(Bloomberg) -- German Finance Minister Christian Lindner said he’s opposed to a new round of joint debt issuance by the European Union because member states should take responsibility for their own finances. 

Lindner is trying to shut down discussion of another joint borrowing initiative as EU members look to finance the energy transition, the shift to a digital economy and, most urgently, a revamp of their militaries to confront Russia’s threat to their eastern borders. 

The German finance chief was speaking on the sidelines of the International Monetary Fund and World Bank meetings in Washington where some of his counterparts were advancing the case for joint debt issuance as the best way to raise the billions of euros required. 

Spanish Economy Minister Carlos Cuerpo said such a move was a “no-brainer” while Poland’s Andrzej Domanski said his country will push for new and more equitable financing for defense when it takes over the bloc’s rotating presidency next year. Lindner reiterated that he won’t accept more joint liabilities. 

“For economic reasons, responsibility for our own national finances should not be blurred,” he said in comments to Bloomberg. 

German officials have been pointing to their constitutional court’s stricter interpretation of the legal limits to government borrowing as a major hurdle to any new EU program. Last year the court in Karlsruhe struck down the practice of shifting funds between off-budget vehicles that had been designed to get around the country’s borrowing restrictions.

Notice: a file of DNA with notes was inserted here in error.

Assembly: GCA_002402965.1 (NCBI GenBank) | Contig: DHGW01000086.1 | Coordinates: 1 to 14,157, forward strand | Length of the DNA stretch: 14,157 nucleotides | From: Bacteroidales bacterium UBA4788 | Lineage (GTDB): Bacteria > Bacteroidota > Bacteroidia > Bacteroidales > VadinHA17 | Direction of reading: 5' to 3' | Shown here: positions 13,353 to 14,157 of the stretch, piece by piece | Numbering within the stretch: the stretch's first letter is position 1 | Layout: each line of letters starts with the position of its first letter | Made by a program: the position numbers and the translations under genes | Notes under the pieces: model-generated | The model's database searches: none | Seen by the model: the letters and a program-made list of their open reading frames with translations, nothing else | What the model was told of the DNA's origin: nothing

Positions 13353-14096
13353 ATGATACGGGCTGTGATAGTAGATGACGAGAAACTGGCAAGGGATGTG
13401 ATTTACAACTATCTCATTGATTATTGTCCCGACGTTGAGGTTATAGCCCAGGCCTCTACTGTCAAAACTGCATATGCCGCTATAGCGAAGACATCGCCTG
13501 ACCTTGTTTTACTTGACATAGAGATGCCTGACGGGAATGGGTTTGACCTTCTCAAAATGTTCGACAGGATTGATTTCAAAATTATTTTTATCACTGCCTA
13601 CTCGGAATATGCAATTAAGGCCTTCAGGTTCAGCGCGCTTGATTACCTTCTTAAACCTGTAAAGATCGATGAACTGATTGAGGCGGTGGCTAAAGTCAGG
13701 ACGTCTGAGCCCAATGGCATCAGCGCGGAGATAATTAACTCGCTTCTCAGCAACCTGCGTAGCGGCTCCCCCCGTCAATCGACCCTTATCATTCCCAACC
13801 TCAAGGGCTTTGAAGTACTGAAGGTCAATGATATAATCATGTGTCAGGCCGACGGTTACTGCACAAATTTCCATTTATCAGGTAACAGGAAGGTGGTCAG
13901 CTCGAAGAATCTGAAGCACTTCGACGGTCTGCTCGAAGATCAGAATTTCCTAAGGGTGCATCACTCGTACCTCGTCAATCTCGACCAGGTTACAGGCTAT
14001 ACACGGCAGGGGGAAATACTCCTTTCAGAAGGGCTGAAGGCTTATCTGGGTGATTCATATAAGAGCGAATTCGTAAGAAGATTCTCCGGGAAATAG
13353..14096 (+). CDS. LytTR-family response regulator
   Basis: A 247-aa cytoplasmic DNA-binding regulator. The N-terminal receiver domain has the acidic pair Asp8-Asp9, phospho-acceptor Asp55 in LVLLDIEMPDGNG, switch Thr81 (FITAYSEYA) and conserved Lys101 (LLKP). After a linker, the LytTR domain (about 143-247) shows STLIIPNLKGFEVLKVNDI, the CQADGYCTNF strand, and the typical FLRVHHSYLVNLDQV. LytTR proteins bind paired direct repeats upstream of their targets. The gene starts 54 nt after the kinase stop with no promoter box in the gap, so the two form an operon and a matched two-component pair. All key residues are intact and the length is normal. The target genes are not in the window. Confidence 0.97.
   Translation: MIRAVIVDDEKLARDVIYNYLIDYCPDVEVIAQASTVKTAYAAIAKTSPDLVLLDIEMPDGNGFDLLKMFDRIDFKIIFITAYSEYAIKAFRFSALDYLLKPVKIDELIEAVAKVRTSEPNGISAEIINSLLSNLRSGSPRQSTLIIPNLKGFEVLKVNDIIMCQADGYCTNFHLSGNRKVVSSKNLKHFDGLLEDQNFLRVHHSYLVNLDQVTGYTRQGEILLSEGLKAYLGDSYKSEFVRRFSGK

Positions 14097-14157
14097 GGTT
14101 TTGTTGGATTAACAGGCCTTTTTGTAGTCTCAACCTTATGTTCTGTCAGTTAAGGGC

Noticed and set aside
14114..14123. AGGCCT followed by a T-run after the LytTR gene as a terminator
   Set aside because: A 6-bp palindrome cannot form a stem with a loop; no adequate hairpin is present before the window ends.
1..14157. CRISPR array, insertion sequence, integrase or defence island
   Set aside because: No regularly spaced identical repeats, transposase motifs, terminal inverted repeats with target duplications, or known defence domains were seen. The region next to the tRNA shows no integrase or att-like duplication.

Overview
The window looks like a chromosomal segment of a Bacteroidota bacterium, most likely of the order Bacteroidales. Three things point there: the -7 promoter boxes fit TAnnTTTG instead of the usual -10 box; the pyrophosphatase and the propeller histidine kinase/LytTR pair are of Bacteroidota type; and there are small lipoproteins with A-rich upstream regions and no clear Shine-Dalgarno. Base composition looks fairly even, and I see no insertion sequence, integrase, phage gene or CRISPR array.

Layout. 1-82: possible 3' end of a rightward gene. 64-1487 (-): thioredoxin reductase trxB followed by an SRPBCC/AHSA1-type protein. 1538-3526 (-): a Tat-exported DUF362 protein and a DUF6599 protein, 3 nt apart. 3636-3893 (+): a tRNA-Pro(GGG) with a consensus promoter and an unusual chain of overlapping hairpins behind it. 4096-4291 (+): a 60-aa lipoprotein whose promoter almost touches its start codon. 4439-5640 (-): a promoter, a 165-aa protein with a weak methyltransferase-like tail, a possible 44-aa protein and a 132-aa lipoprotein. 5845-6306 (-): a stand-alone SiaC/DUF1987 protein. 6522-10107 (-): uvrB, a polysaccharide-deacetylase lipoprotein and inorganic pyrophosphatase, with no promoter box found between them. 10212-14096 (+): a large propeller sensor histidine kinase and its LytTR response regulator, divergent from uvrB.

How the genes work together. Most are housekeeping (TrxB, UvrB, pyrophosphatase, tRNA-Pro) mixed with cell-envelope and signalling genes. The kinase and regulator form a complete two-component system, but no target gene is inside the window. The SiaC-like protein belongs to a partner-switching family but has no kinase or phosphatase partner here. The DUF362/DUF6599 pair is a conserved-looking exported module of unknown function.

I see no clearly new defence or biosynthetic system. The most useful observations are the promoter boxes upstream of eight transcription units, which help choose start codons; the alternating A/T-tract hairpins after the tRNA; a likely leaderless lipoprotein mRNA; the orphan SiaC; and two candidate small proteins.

“If there’s will there will be a legal way, not only for Germany but for many others,” Spain’s Cuerpo said.

But Lindner insisted that it’s not just a question of getting around the court. “We are not against the debt union for legal reasons alone,” he said. 

Furthermore, he argued that the results of the EU’s €800 billion ($850 billion) pandemic recovery fund — part of the bloc’s biggest stimulus package ever — were mixed and it is therefore not an approach that should be repeated. 

“The outcome of the Next Generation EU fund is so ambivalent that a repetition does not seem advisable,” he said. 

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